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TO THE FOURTH EDITION.
THE present edition of the Commentaries on Equity Jurisprudence was prepared for the press by the late author, and will be found to be considerably enlarged from the former editions, both in the text and notes. His thorough revision and correction of the whole work has left little else to be done than to add such illustrations and citations as have grown out of the very recent
W. W. STORY.
BOSTON, April, 1846.
THE present work embraces another portion of the labors devolved upon me by the founder of the Dane Professorship of Law in Harvard University. In submitting it to the profession, it is impossible for me not to feel great diffidence and solicitude as to its merits as well as to its reception by the public. The subject is one of such vast variety and extent that it would seem to require a long life of labor to do more than to bring together some of the more general elements of the system of Equity Jurisprudence as administered in England and America. In many branches of this most complicated system, composed, as it is, partly of the principles of natural law, and partly of artificial modifications of those principles, the ramifications are almost infinitely diversified, and the sources as well as the extent of these branches are often obscure and ill-defined, and sometimes incapable of any exact development. I have endeavored to collect together, as far as my own imperfect studies would admit, the more general principles belonging to the system in those branches which are of daily use and practical importance. My main object has been to trace out and define the various sources and limits of equity jurisdiction as far as they may be ascertained by a careful examination of the authorities, and a close analysis of each distinct ground of that jurisdiction as it has been practically expounded and applied in different ages. Another object has been to incorporate into the text some of the leading doctrines which guide
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and govern Courts of Equity in the exercise of their jurisdiction, and especially in those cases where the doctrines are peculiar to those courts or are applied in a manner unknown to the Courts of Common Law. In many cases I have endeavored to show the reasons upon which these doctrines are founded, and to illustrate them by principles drawn from foreign jurisprudence as well as from the Roman civil law. Of course the reader will not expect to find in these Commentaries a minute or even a general survey of all the doctrines belonging to any one branch of Equity Jurisprudence, but such expositions only as may most fully explain the nature and limits of equity jurisdiction. In order to accomplish even this task in any suitable manner it has become necessary to bestow a degree of labor in the examination and comparison of authorities from which many jurists would shrink, and which will scarcely be suspected by those who may consult the work only for occasional exigencies. It will be readily seen that the same train of remark and sometimes the same illustrations are repeated in different places. As the work is designed for elementary instruction, this course seemed indispensable to escape from the inconvenience of perpetual references to other passages where the same subject is treated under other aspects.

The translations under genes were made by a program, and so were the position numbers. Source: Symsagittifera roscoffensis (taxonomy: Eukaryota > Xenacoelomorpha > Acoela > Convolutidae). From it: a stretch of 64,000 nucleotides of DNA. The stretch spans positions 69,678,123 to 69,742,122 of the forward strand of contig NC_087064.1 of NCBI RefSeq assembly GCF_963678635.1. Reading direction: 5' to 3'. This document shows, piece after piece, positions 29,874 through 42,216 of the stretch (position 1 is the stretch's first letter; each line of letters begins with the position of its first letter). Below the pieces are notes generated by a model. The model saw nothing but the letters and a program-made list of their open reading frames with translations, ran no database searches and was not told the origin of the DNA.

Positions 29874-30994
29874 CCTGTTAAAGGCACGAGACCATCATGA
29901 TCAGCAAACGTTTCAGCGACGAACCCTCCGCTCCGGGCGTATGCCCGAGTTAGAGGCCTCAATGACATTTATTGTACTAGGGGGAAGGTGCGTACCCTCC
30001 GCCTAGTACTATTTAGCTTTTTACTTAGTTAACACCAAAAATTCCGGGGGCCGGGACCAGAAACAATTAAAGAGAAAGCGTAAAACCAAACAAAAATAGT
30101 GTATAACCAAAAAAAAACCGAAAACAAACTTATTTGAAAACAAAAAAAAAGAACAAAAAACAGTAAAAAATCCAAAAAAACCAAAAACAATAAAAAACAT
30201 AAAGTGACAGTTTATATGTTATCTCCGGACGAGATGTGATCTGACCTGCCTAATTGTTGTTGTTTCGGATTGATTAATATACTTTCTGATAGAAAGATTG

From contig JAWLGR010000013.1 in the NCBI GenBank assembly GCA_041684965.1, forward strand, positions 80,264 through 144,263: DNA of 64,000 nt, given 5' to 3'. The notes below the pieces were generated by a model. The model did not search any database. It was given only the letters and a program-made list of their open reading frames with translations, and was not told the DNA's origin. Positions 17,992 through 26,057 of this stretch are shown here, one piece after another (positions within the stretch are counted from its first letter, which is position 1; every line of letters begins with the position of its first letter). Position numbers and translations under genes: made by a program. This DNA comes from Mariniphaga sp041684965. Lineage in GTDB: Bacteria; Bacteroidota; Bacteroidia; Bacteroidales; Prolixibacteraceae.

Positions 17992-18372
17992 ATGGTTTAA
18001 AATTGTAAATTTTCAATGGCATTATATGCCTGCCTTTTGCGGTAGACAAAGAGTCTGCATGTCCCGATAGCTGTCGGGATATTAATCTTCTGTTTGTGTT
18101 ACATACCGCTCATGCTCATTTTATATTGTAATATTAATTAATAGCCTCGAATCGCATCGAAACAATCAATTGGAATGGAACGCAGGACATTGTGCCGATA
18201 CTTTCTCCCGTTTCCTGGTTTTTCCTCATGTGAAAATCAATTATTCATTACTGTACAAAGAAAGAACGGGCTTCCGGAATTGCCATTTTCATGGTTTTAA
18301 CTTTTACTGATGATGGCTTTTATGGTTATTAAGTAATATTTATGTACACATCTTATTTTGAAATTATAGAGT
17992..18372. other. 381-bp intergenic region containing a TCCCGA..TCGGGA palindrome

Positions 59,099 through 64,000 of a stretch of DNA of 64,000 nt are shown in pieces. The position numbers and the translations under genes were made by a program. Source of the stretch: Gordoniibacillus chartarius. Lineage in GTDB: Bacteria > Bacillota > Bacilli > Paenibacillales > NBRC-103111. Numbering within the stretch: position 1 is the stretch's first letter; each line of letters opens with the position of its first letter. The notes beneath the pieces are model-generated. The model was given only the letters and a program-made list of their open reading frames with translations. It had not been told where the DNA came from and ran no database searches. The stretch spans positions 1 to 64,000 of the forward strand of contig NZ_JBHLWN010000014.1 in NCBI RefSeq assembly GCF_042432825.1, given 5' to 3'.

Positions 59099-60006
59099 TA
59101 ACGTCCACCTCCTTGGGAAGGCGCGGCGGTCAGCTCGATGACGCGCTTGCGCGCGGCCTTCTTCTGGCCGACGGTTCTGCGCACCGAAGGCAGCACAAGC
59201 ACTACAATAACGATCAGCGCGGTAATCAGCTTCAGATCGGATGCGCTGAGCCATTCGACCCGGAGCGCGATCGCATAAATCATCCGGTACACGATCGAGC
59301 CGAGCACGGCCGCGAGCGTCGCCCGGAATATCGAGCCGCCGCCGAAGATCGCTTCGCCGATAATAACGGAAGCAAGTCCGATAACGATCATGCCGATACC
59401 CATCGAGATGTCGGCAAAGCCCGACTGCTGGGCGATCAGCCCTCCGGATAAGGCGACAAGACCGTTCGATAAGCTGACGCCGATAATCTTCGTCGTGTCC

The work is divided into three great heads: First, the Concurrent Jurisdiction of Courts of Equity; secondly, the Exclusive Jurisdiction; and, thirdly, the Auxiliary or Assistant Jurisdiction. The Concurrent Jurisdiction is again subdivided into two branches: the one, where the subject-matter constitutes the principal (though rarely the sole) ground of the jurisdiction; the other, where the peculiar remedies administered in equity constitute the principal (though not always the sole) ground of jurisdiction. The present volume embraces the first only of these branches of Concurrent Jurisdiction. The remaining subjects will be fully discussed in the succeeding volume. I hope also to find leisure to present, as a fit con
clusion of these Commentaries, a general review of the Doctrines of Equity Pleading, and of the Course of Practice in Equity Proceedings.
In dismissing the work to the indulgent consideration of the profession, I venture to hope that it will not be found that more has been promised than is performed; and that if much has been omitted, something will yet be found to lighten the labors of the inquisitive, if not to supply the wants of the learned.